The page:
History of Traditional Aztec Mexican Clothes

Written by denise brandenberg
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History of Traditional Aztec Mexican Clothes
The ancient Aztecs wore many types of ceremonial clothing, especially for rituals at the pyramids. (Mexico image by apeschi from Fotolia.com)

The Aztec empire was less than 100 years old when the Spanish conquistadors invaded Mexico in 1519, according to the author of "The Mythology of Mexico and Central America." The Aztecs were actually made up of several tribes, and they had elaborate clothing styles that differentiated which tribe they were from, as well as their social status. This ancient civilisation did not wear much clothing, because of the heat in central Mexico. The common people typically wore ayate-fibre clothing, which is made from the maguey cactus.


Aztec men typically wore breechcloths, or maxtlatls. The maxtlatl was made from one rectangular piece of material placed between the man's thighs. It was usually held together with string or a belt. Its purpose was to conceal the man's genitals, but it didn't provide much protection from parasites or sun exposure. Aztec slave men would typically only wear simple maxtlatls, while commoners might have maxtlatls with embroidery or fringe. Commoners would also pair the maxtlatls with tilmas or tilmatlis, similar to capes or cloaks.


Aztec women typically wore short sleeved, or sleeveless, blouses called huipillis with long skirts called cueitls. This clothing combination was tied together with a sash and referred to as "cueitl huipilli." The term was also a common reference to the word "woman." Common women's cueitl huipillis were made from ayate fibres, and they were often brightly coloured with vibrant patterns. Many of the patterns displayed the woman's village or tribe, as well as their marital statuses.


The merchant class wore more elaborate clothing than commoners or slaves, and typically used imported cotton, rather than ayate clothing. They could afford to wear footwear as well. The most popular form of footwear was sandals, because of their good circulation. Sandals did not make the feet sweat as profusely as closed shoes in the hot climate in central Mexico. Merchants had creative freedom in their clothing choices, and many women wore dyed dresses and huipillis, while the merchant men wore brightly-decorated tilmas.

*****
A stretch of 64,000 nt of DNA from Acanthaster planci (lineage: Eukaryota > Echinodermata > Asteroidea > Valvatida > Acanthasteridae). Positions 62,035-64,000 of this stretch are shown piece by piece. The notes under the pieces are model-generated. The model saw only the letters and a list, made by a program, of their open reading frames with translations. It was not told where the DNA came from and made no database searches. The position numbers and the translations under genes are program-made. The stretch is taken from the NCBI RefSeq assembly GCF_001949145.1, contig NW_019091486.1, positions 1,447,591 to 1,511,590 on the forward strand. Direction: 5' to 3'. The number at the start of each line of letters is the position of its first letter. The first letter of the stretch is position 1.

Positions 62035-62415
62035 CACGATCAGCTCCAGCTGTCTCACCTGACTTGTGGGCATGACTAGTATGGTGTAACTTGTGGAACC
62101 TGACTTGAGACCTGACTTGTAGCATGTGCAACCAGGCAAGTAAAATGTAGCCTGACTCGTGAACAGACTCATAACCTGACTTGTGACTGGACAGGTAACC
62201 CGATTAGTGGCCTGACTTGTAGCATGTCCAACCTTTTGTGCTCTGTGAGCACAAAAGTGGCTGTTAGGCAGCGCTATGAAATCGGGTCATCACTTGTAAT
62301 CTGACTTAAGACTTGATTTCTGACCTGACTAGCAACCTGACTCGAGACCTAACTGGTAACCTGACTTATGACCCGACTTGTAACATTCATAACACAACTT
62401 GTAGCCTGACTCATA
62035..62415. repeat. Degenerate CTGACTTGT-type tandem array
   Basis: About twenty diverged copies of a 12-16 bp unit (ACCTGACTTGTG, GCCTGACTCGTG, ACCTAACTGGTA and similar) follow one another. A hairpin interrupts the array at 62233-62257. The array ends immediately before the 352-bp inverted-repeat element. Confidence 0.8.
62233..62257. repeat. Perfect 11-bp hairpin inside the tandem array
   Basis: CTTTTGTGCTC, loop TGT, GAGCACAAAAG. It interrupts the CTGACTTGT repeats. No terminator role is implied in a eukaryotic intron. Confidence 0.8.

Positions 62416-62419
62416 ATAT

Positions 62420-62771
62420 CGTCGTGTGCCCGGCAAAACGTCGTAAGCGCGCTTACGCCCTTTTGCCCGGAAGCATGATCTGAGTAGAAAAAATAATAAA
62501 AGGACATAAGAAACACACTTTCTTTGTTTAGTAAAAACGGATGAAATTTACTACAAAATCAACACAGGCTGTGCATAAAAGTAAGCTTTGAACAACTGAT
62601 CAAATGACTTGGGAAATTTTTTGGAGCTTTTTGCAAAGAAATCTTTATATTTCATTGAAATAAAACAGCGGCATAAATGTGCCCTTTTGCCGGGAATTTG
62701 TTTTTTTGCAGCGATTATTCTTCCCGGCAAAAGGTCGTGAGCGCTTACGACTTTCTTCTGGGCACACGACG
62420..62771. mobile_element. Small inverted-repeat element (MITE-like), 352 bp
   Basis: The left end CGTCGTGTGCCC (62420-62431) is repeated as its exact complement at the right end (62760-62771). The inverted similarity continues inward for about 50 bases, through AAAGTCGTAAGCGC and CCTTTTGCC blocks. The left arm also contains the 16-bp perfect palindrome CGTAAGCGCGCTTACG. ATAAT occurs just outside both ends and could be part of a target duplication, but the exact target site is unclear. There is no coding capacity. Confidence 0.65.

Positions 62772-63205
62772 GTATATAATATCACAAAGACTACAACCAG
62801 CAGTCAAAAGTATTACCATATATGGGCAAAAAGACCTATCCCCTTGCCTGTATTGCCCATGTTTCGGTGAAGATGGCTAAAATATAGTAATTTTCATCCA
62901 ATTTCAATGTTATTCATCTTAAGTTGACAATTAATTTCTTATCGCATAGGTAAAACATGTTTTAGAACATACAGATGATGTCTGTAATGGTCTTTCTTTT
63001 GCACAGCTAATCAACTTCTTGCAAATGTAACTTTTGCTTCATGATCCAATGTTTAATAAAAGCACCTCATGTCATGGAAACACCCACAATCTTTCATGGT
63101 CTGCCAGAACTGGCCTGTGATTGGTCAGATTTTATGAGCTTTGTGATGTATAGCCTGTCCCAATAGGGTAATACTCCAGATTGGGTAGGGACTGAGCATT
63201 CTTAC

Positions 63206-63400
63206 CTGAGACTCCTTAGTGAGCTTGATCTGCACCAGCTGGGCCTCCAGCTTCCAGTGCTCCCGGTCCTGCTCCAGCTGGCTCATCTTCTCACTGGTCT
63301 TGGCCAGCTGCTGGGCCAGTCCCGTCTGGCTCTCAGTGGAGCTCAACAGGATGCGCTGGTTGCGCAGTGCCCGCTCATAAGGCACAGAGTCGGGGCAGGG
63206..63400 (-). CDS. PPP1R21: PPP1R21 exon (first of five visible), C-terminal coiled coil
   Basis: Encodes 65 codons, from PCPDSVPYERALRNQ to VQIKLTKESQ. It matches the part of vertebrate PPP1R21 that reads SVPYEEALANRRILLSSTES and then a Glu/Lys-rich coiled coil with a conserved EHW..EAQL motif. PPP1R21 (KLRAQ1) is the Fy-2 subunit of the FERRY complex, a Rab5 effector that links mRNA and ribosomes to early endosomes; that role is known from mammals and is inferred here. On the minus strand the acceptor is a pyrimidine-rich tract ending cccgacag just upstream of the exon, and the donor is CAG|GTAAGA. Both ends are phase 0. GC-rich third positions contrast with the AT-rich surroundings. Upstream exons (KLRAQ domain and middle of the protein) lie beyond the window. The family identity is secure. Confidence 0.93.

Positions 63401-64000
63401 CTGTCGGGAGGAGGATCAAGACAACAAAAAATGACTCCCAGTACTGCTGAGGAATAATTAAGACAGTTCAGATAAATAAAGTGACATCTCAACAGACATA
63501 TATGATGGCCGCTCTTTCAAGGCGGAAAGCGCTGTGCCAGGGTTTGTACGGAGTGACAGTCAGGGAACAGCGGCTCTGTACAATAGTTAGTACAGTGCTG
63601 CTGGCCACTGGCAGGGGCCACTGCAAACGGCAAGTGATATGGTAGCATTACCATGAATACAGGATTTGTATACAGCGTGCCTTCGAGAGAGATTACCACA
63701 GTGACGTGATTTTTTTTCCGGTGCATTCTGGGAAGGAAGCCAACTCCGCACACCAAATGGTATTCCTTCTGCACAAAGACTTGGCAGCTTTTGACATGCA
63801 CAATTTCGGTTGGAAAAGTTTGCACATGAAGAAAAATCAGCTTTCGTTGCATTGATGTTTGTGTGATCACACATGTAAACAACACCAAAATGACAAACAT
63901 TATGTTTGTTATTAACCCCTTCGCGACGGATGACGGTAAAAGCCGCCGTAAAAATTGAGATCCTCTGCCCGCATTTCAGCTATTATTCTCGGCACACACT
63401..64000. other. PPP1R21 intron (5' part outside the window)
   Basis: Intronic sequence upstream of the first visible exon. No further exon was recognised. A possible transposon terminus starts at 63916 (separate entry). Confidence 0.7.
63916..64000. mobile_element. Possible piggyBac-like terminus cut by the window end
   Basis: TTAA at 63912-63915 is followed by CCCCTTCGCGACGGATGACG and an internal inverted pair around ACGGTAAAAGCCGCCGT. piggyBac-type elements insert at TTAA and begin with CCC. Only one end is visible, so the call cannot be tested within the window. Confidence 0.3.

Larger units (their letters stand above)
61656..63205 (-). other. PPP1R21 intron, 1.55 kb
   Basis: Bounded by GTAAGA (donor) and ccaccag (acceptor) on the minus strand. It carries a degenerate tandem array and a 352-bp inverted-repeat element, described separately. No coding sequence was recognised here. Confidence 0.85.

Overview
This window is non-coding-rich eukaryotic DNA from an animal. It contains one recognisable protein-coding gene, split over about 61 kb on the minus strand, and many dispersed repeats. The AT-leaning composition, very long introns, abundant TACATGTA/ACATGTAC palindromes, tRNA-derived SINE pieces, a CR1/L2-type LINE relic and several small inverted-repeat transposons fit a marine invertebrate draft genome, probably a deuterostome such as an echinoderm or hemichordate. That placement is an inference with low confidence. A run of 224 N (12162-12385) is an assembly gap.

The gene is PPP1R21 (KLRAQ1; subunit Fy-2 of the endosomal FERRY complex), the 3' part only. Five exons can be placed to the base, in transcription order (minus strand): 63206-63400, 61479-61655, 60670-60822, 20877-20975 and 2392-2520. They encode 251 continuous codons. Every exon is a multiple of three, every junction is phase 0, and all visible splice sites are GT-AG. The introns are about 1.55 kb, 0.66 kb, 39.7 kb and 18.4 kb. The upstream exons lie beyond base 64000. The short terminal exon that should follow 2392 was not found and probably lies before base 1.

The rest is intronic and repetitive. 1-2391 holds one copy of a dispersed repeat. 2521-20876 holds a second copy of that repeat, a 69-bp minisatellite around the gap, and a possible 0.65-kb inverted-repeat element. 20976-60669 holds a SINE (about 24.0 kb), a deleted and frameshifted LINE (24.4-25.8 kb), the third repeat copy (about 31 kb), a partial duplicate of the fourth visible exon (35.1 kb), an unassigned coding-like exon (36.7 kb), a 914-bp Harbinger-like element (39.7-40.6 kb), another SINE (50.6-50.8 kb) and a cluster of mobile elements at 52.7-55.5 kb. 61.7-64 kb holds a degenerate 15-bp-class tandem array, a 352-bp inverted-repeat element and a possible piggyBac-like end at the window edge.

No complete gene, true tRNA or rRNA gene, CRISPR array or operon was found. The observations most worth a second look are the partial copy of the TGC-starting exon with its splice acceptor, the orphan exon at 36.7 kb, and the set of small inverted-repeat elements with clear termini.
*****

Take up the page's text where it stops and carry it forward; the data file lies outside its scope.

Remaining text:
Warriors were revered in ancient Aztec society, and they often wore elaborate maxtlatls adorned with jewellery, such as gold and turquoise. The two main military sects were the jaguar warriors and the eagle warriors, and each soldier wore clothing appropriate to their ranking and group. Warrior clothing also included headdresses and shields. The warrior's clothing showed his hierarchy in the ranks. For example, some chief warriors had clothing with layers of gold, and highly-decorated war heroes wore more jewels on their clothing than lower-level personnel.

Priests And Nobility

Priests and nobility were on the highest level of Aztec society, and their clothing reflected their positions. While they still wore maxtlatls and cueitl huipillis, they were made from the finest materials and adorned with elaborate decorations. Most of this group's clothing was more brightly coloured than the other classes. They often used gold, feathers and fur in their clothing as well. The upper classes wore sandals, as well as different types of jewellery, such as earrings, bracelets and necklaces.

Ceremonial Clothing

The ancient Aztecs had many religious ceremonies and rituals. Most participants in these ceremonies, including the priests, were required to wear solid white cotton clothing. Masks representing the different gods in the rituals were also worn.

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